What are you intentional about?
Recently, I finished “Till We Have Faces” by C.S. Lewis. I will admit that even now, I’m not exactly sure what the title means. None the matter, I’ve posted two parts on my wiki that I wish to remember. Here, I’ll attempt briefly to explain what they mean to me. In reverse order:
Of the things that followed I cannot at all say whether they were what men men call real or what men call dream. And for all I can tell, the only difference is that what many see we call a real thing, and what only one sees we call a dream. But things that many see may have no taste or moment in them at all, and things that are shown only to one may be spears and water spouts of truth from the very depth of truth. [p. 277]
These sentences are like old familiar friends. I recall the time when I first started to dream. Around that time, I came to believe what Shakespeare said best with:
There are more things in heaven and earth, Horatio,
Than are dreamt of in your philosophy. [Hamlet Act 1, scene 5]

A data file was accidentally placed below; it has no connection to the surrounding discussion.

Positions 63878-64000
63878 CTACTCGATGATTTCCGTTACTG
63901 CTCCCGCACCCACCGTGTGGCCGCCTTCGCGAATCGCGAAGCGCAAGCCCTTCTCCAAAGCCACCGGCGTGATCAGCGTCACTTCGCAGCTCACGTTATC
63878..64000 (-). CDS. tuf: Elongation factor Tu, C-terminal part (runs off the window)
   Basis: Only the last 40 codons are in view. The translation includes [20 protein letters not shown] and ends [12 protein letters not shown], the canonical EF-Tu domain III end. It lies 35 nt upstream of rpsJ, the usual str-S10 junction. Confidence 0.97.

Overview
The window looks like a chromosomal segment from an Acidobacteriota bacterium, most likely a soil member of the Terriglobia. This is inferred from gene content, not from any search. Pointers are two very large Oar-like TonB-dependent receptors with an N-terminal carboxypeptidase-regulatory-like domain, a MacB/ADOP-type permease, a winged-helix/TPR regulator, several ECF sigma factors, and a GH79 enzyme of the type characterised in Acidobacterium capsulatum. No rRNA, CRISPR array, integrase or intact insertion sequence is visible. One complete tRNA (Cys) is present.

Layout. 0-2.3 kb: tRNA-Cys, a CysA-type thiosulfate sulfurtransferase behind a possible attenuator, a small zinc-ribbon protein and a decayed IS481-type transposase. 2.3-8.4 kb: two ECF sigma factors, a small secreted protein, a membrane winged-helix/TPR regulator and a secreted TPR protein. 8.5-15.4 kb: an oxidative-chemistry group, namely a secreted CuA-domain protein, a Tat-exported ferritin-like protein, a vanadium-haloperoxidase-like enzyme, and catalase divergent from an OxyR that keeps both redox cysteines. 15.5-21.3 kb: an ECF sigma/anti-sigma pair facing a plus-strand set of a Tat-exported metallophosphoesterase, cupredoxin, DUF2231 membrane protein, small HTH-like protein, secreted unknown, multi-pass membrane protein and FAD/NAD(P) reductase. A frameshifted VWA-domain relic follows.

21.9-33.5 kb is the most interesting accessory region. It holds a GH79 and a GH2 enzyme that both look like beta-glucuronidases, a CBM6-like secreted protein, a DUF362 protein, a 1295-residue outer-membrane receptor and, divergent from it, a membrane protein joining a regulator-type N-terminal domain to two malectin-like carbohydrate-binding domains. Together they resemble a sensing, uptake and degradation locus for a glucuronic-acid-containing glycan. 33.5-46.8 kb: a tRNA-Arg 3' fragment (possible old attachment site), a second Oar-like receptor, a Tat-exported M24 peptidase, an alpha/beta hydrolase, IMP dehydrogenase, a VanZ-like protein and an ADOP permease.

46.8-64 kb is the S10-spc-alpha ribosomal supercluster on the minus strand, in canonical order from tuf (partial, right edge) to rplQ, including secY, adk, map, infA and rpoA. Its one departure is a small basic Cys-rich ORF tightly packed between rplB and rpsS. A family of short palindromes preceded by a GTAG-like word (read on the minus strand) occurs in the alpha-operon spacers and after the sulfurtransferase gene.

At the risk of sounding too “out there,” I’ll admit that there are things that I feel I have “dreamed” and which were very real and very true. Some of the greatest of these have been in relationship with God.
The second and far more meaningful section is longer so I’ll reproduce only the couple sentences that stand out:
I perceived now that there is a love deeper than theirs who seek only the happiness of their beloved. Would a father see his daughter happy as a whore? [p. 138]
Isn’t that God’s predicament? I want God to settle. We want God to settle. If only he could be proud to see me achieve the success I desire. But that’s asking too little of him and he won’t compromise. He needn’t compromise.
So, give it a read. What stands out to you?
On June 14, 2011, I was honored and humbled to be able to speak on “Victory” at Celebrate Recovery at Overlake Christian Church. Here’s a snippet to pique your curiosity:
Victory. Tonight’s lesson and acrostic is titled Victory. Principle five of eight principles, step seven of twelve steps, and the lesson title is Victory.
Isn’t this a bit strange? I mean, I’d expect “Victory” to be step twelve of twelve, principle eight of eight. Doesn’t Victory come at the end? Well, no. Not in this story. A little more than half way through, and we’re telling you: you win! There’s no “if”, “but”, or “except”, after that. It’s the truth. With step seven in the twelve step process, we realize Victory in our lives.
Read the full talk on the Victory wiki page.